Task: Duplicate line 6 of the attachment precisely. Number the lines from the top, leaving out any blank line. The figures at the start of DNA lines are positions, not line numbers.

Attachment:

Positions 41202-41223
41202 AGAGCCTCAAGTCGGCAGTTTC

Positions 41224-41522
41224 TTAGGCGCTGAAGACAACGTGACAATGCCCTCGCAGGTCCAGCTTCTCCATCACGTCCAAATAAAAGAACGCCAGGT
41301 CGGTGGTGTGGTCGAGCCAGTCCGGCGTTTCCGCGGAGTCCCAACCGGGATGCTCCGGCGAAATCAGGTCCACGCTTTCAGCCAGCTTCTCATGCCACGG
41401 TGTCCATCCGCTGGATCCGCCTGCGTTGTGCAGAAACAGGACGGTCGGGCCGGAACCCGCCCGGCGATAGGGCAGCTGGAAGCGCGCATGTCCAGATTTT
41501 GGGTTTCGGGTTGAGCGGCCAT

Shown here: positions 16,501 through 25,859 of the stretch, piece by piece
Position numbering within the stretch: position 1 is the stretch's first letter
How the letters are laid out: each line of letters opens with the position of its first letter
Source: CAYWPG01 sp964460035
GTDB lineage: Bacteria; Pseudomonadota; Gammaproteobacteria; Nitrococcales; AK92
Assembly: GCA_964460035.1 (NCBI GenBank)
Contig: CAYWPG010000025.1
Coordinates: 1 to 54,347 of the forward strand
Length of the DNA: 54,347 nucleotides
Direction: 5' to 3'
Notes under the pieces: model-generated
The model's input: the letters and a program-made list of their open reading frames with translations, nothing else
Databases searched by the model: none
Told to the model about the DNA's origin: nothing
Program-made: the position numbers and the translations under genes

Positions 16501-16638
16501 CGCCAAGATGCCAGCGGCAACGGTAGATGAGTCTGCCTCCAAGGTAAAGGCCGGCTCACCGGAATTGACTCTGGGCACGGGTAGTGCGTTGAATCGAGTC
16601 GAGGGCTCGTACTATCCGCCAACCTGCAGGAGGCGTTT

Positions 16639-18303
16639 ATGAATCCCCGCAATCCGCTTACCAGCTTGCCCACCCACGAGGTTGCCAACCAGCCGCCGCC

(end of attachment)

41401 TGTCCATCCGCTGGATCCGCCTGCGTTGTGCAGAAACAGGACGGTCGGGCCGGAACCCGCCCGGCGATAGGGCAGCTGGAAGCGCGCATGTCCAGATTTT